Perhaps it was mostly the change in awarding of land after servitude that really spelled the end of indentured servitude in Virginia. Future land ownership was always the key attraction to a prospective indentured servant. The awarding of land at the end of the contract, however, eroded after 1624; by Berkeley’s time it was usually not honored, if indeed it was still part of the contract. Discharged servants got corn, a few coins, a set of clothes, maybe some tools–and sent on their way. As politics and economy changed in England, the attractiveness of indenture declined. During the English Civil War indentured servant importation declined significantly, and the victory of the Puritans meant they discouraged further importation. By the 1680’s, the end of Berkeley’s tenure, English law prosecuted merchants who used indentured servant contracts. By that point, an estimated 4 out of 5 Virginia residents were actual or former indentured servants [2]. Virginia planters were opening up the Piedmont, still not “pacified” and subject to Indian attacks (Peter Jefferson’s first claim to fame was as an Indian-fighter); former indentured servants would not work as sharecroppers on the new Piedmont plantations. Moreover, indentured servants increasingly became “surly”, hard-to-manage, and increasingly non-productive.

So a new workforce needs be recruited.

Virginia planters turned to using black, at first Caribbean slaves. “After 1670, most Africans entering Virginia would be enslaved under the cover of international law as non-Christian war captives[3]. In 1662, legislation made children born of slaves, slaves themselves. Fatherhood by planter masters was not punished by Virginia law. When a white woman bore a child of mixed ancestry, she was fined 15 pounds month for the support of that child, or she could herself be bound and sold as an indentured servant. Her child was bound for indenture for a period of thirty years. In 1691, the law required all manumitted (freed) slaves be transported from Virginia. In 1670 there were an estimated 3,000 slaves in Virginia (out of a population of 35,000, or 8.5%). With the Restoration, Charles II authorized royal-chartered corporations (for example, the “Royal Adventurers Into Africa”) and an active English slave trade developed. Others followed.By 1700 Virginia’s slave population ranged somewhere between 6,00 and 12,000–out of an overall 65,000 (10 to 18.5%) [4]. In 1705, all these laws and much more were aggregated and compiled into the legal “Virginia slave code”–which, for all practical purposes serves as the best single date for the legal and formal institutionalization of slavery in Virginia.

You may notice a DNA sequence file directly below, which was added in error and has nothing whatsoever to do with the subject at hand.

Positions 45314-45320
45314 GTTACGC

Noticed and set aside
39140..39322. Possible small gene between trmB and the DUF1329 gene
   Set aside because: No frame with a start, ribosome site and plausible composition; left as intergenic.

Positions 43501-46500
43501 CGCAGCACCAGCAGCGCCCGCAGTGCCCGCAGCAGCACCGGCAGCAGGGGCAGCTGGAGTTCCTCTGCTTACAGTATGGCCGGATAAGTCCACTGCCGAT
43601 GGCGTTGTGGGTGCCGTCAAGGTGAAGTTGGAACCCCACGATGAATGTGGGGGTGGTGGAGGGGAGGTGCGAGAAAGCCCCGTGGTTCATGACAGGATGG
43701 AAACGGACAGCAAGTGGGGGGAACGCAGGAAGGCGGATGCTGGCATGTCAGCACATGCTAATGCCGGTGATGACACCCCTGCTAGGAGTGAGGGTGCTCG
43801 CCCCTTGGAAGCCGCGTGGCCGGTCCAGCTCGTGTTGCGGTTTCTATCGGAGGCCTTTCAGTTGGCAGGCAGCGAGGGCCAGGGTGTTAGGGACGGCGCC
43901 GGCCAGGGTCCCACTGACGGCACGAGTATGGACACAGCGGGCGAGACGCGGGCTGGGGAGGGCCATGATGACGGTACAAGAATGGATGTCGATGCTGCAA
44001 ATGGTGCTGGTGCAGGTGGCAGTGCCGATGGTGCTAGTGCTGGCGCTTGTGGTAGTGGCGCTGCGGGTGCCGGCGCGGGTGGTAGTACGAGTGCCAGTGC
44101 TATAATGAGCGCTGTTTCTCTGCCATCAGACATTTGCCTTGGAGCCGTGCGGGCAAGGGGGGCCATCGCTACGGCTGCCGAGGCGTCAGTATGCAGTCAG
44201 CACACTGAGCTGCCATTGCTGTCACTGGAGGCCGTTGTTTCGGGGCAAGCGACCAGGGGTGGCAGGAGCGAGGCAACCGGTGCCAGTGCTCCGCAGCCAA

Berkeley’s Post 1660 Restoration Agenda–Amazingly, Berkeley’s first initiatives upon returning to office in 1660 was to reopen his trade initiatives with the Dutch Governor, Peter Stuyvesant. He negotiated a comprehensive treaty that restored relations and trade, provided a remedy for debt collection in Virginia’s courts, and return of any runaway servants from either colony. In no time at all, a restored Charles II issued his own version of Cromwell’s Navigation Act which excluded the Dutch from the tobacco trade. The net effect was that Virginia planters would pay more to trade and receive a lower price for their product. Berkeley was incensed and (1) immediately traveled to London to argue his free trade position, and (2) wrote his defense of Virginia economic interests vis-a-vis the English mercantile commonwealth: “A Discourse and View of Virginia“.

Once again he argued for a diversified Virginian economic base. He also concentrated fire on the adverse effects of the Navigation Act on Virginia, and concentrating on tobacco production and export. In England, however, Berkeley was ill-treated; essentially told to go back to Virginia and mind his own business. The King himself, while sympathetic to a diversified economic base wanted no reduction in taxes and any pressure from disadvantaged England merchants and shippers who also paid his taxes. In early 1663, Charles II promulgated his third Navigation Act which made things even worse–requiring the Virginia tobacco to be sent to English ports, and from there to be sent to their ultimate destination. This was ruinous in its effect on Virginia prices, and in short order Virginia went into a recession induced by tobacco prices. If that were not bad enough, the Dutch, unhappy at being excluded from the tobacco trade, began to pirate the English shippers, and in 1665 war erupted between England and Holland. Caught in a recession and now a war, tensions in Virginia were high, autocratic Berkeley got himself squarely in the midst of a restive western planter and lumpen proletariat insurgency that transformed itself into Bacon’s Rebellion.